There is one other catch to the 80x86's divide instructions: you can get a fatal error when using this instruction. First of course you can attempt to divide a value by zero. Furthermore the quotient may be too large to fit into the eax ax or al register. For example the 16/8 division "8000h / 2" produces the quotient 4000h with a remainder of zero. 4000h will not fit into eight bits. If this happens or you attempt to divide by zero the 80x86 will generate an int 0 trap. This usually means BIOS will print "division by zero" or "divide error" and abort your program. If this happens to you chances are you didn't sign or zero extend your numerator before executing the division operation. Since this error will cause your program to crash you should be very careful about the values you select when using division.

The auxiliary carry carry overflow parity sign and zero flags are undefined after a division operation. If an overflow occurs (or you attempt a division by zero) then the 80x86 executes an INT 0 (interrupt zero).

Note that the 80286 and later processors do not provide special forms for idiv as they do for imul. Most programs use division far less often than they use multiplication so Intel's designers did not bother creating special instructions for the divide operation. Note that there is no way to divide by an immediate value. You must load the immediate value into a register or a memory location and do the division through that register or memory location.

The aad (ASCII Adjust before Division) instruction is another unpacked decimal operation. It splits apart unpacked binary coded decimal values before an ASCII division operation. Although this text will not cover BCD arithmetic the aad instruction is useful for other operations. The algorithm that describes this instruction is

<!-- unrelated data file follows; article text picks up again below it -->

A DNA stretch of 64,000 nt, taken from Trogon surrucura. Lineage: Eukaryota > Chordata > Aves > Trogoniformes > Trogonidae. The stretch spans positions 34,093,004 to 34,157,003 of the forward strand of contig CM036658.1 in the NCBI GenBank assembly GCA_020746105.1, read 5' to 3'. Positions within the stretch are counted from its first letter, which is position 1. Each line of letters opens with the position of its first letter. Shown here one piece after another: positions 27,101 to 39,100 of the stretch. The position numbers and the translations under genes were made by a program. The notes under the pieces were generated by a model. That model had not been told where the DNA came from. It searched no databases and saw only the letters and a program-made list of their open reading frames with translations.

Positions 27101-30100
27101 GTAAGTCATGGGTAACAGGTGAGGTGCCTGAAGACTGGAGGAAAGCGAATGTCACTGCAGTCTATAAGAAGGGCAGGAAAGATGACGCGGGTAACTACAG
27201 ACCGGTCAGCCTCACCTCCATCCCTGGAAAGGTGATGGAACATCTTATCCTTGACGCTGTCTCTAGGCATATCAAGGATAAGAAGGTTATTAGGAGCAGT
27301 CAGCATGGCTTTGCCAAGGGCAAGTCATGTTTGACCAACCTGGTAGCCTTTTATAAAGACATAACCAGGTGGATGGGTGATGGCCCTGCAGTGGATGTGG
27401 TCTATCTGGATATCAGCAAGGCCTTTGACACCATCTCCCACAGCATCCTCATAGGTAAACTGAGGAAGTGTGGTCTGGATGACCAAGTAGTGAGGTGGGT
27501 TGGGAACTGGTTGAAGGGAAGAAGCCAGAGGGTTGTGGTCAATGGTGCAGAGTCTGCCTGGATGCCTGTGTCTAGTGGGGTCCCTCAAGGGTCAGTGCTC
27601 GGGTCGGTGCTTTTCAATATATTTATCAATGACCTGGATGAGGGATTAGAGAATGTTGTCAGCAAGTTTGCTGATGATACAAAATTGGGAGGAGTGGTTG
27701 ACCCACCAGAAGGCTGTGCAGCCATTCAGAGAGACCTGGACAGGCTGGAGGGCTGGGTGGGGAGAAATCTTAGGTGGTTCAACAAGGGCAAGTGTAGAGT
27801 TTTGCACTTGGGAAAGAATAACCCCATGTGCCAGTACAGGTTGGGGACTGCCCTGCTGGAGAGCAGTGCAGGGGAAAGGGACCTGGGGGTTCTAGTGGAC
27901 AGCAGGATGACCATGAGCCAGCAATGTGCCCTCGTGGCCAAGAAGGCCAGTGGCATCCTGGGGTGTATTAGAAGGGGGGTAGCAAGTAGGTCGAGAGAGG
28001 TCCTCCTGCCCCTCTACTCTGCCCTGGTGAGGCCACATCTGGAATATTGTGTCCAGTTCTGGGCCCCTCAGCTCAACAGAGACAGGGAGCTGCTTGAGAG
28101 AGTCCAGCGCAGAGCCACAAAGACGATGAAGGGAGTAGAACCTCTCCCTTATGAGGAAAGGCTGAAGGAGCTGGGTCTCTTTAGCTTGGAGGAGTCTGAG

al := ah*10 + al
ah := 0

This instruction is quite useful for converting strings of digits into integer values (see the questions at the end of this chapter).

The following examples show how to divide one sixteen bit value by another.

; J := K / M (unsigned)

mov     ax
K   ;Get dividend
mov     dx
0   ;Zero extend unsigned value in AX to DX.

< In practice
we should verify that M does not contain zero here >

div     M
mov     J
ax

; J := K / M (signed)

mov     ax
K   ;Get dividend
cwd             ;Sign extend signed value in AX to DX.

< In practice
we should verify that M does not contain zero here >

idiv    M
mov     J
ax

; J := (K*M)/P

mov     ax
K   ;Note that the imul instruction produces
imul    M       ; a 32 bit result in DX:AX
so we don't
idiv    P       ; need to sign extend AX here.
mov     J
ax   ;Hope and pray result fits in 16 bits!

Chapter Six (Part 1)

Table of Content

Chapter Six (Part 3)

Chapter Six: The 80x86 Instruction Set (Part 2)
26 SEP 1996